Not to me, George. :-)
Atemi is implicit in every aspect of what we do in Aikido. Katate tori isn't an attack, it's a practice tool. It presupposes the strike with the other hand and people need to practice as if the other hand were doing that strike or they are totally open.
If I grab you and you begin to take my balance, what reason do I have for holding on? Why don't I just let go and break the connection? It's the knowledge that I am open to your atemi that forces me to keep the grab once I've committed.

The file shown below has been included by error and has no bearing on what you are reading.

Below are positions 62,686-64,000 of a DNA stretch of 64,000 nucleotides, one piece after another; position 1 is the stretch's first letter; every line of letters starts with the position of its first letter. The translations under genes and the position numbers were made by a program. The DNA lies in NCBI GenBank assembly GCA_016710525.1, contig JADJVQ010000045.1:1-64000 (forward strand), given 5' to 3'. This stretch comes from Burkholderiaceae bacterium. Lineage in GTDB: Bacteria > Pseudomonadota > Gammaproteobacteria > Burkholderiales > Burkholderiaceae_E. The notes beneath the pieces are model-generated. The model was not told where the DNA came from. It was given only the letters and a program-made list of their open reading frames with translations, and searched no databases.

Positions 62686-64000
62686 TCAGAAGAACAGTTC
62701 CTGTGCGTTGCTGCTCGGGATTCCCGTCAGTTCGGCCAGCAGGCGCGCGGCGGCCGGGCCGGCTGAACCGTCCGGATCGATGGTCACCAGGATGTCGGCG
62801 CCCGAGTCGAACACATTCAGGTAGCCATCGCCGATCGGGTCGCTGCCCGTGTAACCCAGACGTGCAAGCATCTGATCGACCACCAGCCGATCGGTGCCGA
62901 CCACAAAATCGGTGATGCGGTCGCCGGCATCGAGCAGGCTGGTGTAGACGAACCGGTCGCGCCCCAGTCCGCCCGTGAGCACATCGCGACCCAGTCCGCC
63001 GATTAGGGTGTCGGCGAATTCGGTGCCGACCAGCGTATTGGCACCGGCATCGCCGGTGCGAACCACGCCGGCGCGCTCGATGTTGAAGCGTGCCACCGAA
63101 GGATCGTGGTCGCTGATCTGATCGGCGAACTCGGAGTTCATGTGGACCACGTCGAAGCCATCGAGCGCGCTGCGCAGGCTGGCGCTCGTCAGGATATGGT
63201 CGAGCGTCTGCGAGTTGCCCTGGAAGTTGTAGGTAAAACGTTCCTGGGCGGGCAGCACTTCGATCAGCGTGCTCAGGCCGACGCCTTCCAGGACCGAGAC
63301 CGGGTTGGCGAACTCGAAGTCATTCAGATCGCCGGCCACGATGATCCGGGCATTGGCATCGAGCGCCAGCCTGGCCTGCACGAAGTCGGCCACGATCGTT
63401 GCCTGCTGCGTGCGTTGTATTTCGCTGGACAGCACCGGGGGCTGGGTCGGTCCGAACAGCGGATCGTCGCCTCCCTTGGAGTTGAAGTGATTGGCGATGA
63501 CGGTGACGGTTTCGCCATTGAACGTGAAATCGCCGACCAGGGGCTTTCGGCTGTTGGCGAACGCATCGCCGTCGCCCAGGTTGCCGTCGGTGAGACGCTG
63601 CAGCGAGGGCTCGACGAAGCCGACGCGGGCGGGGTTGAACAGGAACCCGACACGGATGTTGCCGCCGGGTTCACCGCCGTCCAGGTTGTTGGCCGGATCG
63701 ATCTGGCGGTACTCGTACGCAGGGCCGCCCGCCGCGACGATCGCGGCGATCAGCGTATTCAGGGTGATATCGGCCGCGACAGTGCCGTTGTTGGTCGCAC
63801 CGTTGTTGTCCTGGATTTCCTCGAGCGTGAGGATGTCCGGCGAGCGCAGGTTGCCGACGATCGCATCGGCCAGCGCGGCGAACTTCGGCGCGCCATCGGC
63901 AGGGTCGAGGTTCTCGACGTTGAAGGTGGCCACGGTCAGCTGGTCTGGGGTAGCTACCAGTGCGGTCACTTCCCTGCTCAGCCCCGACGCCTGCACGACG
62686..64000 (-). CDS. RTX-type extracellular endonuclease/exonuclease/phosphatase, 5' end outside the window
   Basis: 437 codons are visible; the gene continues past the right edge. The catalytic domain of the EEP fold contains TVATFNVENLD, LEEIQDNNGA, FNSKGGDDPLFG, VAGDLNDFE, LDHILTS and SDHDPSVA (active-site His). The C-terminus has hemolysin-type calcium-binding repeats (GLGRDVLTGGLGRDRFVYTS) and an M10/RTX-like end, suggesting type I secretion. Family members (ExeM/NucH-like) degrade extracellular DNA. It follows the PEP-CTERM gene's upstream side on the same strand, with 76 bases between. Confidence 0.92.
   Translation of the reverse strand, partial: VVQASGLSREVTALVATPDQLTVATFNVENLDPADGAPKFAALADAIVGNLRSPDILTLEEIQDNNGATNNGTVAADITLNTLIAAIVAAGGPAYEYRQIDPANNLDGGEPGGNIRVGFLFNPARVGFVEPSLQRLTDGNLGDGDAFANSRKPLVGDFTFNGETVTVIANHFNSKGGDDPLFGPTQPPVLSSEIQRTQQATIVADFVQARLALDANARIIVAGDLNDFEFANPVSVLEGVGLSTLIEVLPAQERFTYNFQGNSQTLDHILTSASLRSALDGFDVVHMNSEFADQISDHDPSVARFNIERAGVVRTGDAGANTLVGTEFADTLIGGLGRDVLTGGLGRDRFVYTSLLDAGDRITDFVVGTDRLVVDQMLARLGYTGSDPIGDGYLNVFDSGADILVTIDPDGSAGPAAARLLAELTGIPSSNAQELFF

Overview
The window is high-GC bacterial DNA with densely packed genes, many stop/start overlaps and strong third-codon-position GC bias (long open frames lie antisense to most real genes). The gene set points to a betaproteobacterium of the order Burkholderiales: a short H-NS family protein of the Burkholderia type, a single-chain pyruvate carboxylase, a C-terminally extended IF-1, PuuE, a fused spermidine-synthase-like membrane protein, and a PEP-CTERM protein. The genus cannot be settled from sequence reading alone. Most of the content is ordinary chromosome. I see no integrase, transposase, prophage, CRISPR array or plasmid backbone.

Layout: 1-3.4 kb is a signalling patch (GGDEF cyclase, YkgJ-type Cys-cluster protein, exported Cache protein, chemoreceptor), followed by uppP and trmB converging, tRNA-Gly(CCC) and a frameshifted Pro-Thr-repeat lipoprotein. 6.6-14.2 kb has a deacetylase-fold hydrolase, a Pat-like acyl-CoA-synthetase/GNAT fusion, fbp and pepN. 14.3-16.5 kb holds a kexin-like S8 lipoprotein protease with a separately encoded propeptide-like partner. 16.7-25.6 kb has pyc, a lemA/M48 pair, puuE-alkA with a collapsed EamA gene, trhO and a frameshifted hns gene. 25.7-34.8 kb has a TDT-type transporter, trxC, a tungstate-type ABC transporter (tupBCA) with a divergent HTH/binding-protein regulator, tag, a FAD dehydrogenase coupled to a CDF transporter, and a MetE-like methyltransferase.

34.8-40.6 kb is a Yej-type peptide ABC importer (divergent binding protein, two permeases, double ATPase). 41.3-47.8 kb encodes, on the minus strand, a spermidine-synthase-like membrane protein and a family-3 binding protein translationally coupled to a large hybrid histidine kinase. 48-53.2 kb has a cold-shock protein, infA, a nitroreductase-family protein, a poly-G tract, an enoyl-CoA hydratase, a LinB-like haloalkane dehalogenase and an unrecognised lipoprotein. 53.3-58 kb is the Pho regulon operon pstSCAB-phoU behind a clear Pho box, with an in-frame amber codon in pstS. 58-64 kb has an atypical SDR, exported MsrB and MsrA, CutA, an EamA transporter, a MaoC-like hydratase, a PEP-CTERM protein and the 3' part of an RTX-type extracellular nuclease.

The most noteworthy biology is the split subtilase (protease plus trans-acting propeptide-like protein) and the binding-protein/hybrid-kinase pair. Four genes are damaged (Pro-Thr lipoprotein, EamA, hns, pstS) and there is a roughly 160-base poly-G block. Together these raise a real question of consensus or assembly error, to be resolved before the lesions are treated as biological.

When I attack and you enter, why don't I just hunker down and plant so I cannot be moved? I am forced to stay responsive by the possibility of your atemi. Saotome Sensei said that if you knew the other guy wouldn't strike you, all techniques would be stoppable.
Every throw you do in Aikido is a strike you are choosing not to do. The strikes are at the heart of the logic behind the whole interaction. That does not mean that you necessarily see them. I seldom throw an atemi in practice... but my students seldom put me in the position that I need to.